Displaying publications 1 - 20 of 54 in total

  1. Wong RS
    Chin J Integr Med, 2013 Sep;19(9):643-9.
    PMID: 23975128 DOI: 10.1007/s11655-013-1563-y
    Edible bird's nest (EBN) is derived from the saliva of certain types of swiftlets. It is consumed in many parts of the world for its nutritional and medicinal values. Although many claims have been made on the therapeutic and health-promoting effects of EBN, scientific documentations regarding these effects are very limited in published literature. It is not until recently that the biological effects of EBN are being investigated and evidence-based studies are being conducted. Several studies have found that EBN may enhance cell proliferation and differentiation and various beneficial effects have been reported in vitro as well as in vivo. While these studies point towards the potential use of EBN in the treatment or even prevention of several diseases, the mechanisms of action of EBN remain largely unknown and more explorations are needed. This review is one of the very few scientific reviews on EBN which focuses on recent evidence-based discoveries.
    Matched MeSH terms: Medicine, Chinese Traditional*
  2. Ooi GL
    World Health Forum, 1993;14(1):79-85.
    PMID: 8439383
    In certain countries of east and south-east Asia, traditional Chinese medicine continues to be used by many people. However, the pattern of use favours the advance of the drug-retailing side of this sector rather than medical care, and there is consequently some concern about the professional status of practitioners in the long term.
    Matched MeSH terms: Medicine, Chinese Traditional*
  3. Meade MS
    Med. J. Malaysia, 1976 Sep;31(1):14-6.
    PMID: 1023006
    Matched MeSH terms: Medicine, Chinese Traditional*
  4. Raja Ikram RR, Abd Ghani MK, Abdullah N
    Int J Med Inform, 2015 Nov;84(11):988-96.
    PMID: 26160148 DOI: 10.1016/j.ijmedinf.2015.05.007
    This paper shall first investigate the informatics areas and applications of the four Traditional Medicine systems - Traditional Chinese Medicine (TCM), Ayurveda, Traditional Arabic and Islamic Medicine and Traditional Malay Medicine. Then, this paper shall examine the national informatics infrastructure initiatives in the four respective countries that support the Traditional Medicine systems. Challenges of implementing informatics in Traditional Medicine Systems shall also be discussed.
    Matched MeSH terms: Medicine, Chinese Traditional
  5. Mo B
    Soc Sci Med, 1984;18(2):147-57.
    PMID: 6701559
    Ah Yuk Je is a successful Hakka Chinese spirit medium practicing in a small Chinese community in Malaysia. Her clientele consists largely of young children suffering from a culturally specific condition called haak geng or 'soul loss' and women concerned about infertility, prenatal problems and errant spouses. While in a trance state, assisted by her tutelary spirits, she diagnoses, prescribes and treats illnesses. Her treatment includes naturalistic and magico-religious elements such as 'cooling' herbal teas, tonics to strengthen the body, rituals and amulets. Because Ah Yuk Je is a wife and mother, women find her sympathetic and astute at solving family problems. When faced with an illness herself, which she suspects to be the result of kong tao (black magic) instigated by someone in her own village, she seeks assistance from a healer outside her own ethnic group as well as outside her community. Four important factors influence Ah Yuk Je's decision to seek out this healer. The first two, recommendation from a trusted friend and a positive previous experience, are obvious, and require no further discussion. The remaining factors are the special nature of the illness, which requires treatment from a specialist, and her practice as a spirit medium. Successful spirit mediums are perceived to have a certain immunity to and control over supernatural forces. Thus the need for secrecy when a spirit medium becomes the victim of evil forces. She is able to preserve her professional reputation by consulting someone outside her ethnic group of potential clients as well as outside her physical community.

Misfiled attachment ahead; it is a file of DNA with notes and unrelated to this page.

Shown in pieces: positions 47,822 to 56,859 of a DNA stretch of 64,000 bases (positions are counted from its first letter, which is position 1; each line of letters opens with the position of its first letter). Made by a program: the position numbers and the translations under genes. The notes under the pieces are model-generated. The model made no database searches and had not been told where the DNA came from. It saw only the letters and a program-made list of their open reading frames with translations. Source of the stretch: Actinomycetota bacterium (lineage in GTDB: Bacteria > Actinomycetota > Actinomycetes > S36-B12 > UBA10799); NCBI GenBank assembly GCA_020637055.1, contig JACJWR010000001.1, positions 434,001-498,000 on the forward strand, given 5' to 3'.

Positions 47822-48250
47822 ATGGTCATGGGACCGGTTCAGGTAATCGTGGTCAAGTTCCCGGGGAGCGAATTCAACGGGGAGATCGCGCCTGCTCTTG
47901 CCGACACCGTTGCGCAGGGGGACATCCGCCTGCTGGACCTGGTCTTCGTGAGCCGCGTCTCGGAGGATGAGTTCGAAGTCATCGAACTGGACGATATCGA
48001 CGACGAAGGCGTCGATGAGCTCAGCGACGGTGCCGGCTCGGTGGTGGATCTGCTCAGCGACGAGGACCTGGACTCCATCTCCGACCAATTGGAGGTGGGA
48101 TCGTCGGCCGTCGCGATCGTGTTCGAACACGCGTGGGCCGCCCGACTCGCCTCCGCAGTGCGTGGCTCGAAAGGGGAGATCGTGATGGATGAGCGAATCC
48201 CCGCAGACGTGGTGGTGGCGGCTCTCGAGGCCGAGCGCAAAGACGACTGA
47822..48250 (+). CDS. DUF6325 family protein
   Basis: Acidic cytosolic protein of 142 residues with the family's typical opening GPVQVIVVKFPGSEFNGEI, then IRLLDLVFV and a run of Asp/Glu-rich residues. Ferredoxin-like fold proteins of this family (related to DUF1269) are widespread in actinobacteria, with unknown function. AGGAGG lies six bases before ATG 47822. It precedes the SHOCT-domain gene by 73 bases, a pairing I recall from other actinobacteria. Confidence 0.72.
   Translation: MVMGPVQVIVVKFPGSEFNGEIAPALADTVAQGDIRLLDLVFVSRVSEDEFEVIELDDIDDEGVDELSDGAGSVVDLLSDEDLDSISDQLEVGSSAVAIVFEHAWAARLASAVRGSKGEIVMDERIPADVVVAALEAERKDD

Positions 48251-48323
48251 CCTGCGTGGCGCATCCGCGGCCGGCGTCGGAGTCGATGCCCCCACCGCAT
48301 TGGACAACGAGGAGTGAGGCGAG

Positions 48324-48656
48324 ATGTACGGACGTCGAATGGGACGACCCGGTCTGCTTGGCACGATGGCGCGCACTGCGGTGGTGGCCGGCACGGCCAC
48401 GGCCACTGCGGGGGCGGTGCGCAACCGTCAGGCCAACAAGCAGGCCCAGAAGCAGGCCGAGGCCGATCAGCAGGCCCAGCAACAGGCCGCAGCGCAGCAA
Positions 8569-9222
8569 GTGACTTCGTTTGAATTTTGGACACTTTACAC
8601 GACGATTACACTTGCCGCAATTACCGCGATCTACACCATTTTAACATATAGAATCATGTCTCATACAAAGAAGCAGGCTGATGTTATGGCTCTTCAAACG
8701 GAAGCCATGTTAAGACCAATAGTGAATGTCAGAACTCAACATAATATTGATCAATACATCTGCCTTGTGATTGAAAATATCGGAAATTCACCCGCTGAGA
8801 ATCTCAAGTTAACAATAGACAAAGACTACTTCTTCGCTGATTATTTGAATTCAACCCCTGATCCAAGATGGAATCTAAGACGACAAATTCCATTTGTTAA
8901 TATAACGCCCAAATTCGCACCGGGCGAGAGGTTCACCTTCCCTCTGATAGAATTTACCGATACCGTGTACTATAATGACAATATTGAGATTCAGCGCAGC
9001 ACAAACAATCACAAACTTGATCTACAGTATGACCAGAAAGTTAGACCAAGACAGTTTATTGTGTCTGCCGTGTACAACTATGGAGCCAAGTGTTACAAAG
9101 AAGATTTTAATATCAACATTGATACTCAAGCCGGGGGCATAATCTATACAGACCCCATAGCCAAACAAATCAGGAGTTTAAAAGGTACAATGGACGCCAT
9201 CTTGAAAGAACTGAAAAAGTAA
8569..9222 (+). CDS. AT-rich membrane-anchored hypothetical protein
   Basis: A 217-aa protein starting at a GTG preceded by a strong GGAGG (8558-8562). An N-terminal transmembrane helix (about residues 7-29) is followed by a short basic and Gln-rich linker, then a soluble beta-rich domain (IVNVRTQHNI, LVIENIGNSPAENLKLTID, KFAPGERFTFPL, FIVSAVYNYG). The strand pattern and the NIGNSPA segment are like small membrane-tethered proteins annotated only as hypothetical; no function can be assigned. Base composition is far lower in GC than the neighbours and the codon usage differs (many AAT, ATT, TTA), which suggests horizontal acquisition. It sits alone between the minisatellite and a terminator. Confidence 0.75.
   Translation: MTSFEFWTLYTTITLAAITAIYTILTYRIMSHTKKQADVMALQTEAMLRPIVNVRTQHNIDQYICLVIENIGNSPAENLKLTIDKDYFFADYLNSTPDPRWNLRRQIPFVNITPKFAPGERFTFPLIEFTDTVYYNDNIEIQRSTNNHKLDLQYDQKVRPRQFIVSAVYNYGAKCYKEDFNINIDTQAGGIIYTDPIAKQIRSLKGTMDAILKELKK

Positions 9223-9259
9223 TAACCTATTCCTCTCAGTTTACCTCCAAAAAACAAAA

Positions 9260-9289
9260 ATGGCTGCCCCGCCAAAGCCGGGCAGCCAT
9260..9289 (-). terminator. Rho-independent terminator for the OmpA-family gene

Matched MeSH terms: Medicine, Chinese Traditional*
  6. Chua LS, Zukefli SN
    J Integr Med, 2016 11;14(6):415-428.
    PMID: 27854193 DOI: 10.1016/S2095-4964(16)60282-0
    Edible bird's nest (EBN) is currently widely consumed by the Chinese community as tonic food and functional food, which is believed to have many medicinal benefits. Some studies have reported the biochemical compositions of EBN, graded on the basis of colour, nitrate and nitrite contents. Other studies have shown significant biological effects, while ongoing research is in progress to explore potential pharmacological applications. The high demand for EBNs in the global market has forced the local regulatory bodies to monitor swiftlet farming activities, including the EBN cleaning process. Furthermore, numerous techniques have been developed to authenticate EBN; proteomics is likely to be the most promising of these methods. However, there are limited numbers of relevant protein sequences deposited at the database. More research is needed at the molecular level to explore the mechanisms behind the biological functions, such as bone strength improvement, skin rejuvenation, epidermal growth factor activity and cell proliferation.The current and future prospects of EBN and swiftlet farming are critically reviewed in this article.
    Matched MeSH terms: Medicine, Chinese Traditional*
  7. Jatau AI, Aung MMT, Kamauzaman THT, Ab Rahman AF
    Complement Ther Clin Pract, 2018 May;31:53-56.
    PMID: 29705480 DOI: 10.1016/j.ctcp.2018.01.016
    OBJECTIVE: Traditional and Complementary Medicines (TCM) are widely used worldwide, and many of them have the potential to cause toxicity, interaction with conventional medications and non-adherence to prescribed medications due to patients' preference for the TCM use. However, information regarding their use among patients seeking care at emergency departments (ED) of a healthcare facility is limited. The study aimed to evaluate the TCM use among patients attending the ED of a teaching hospital in Malaysia.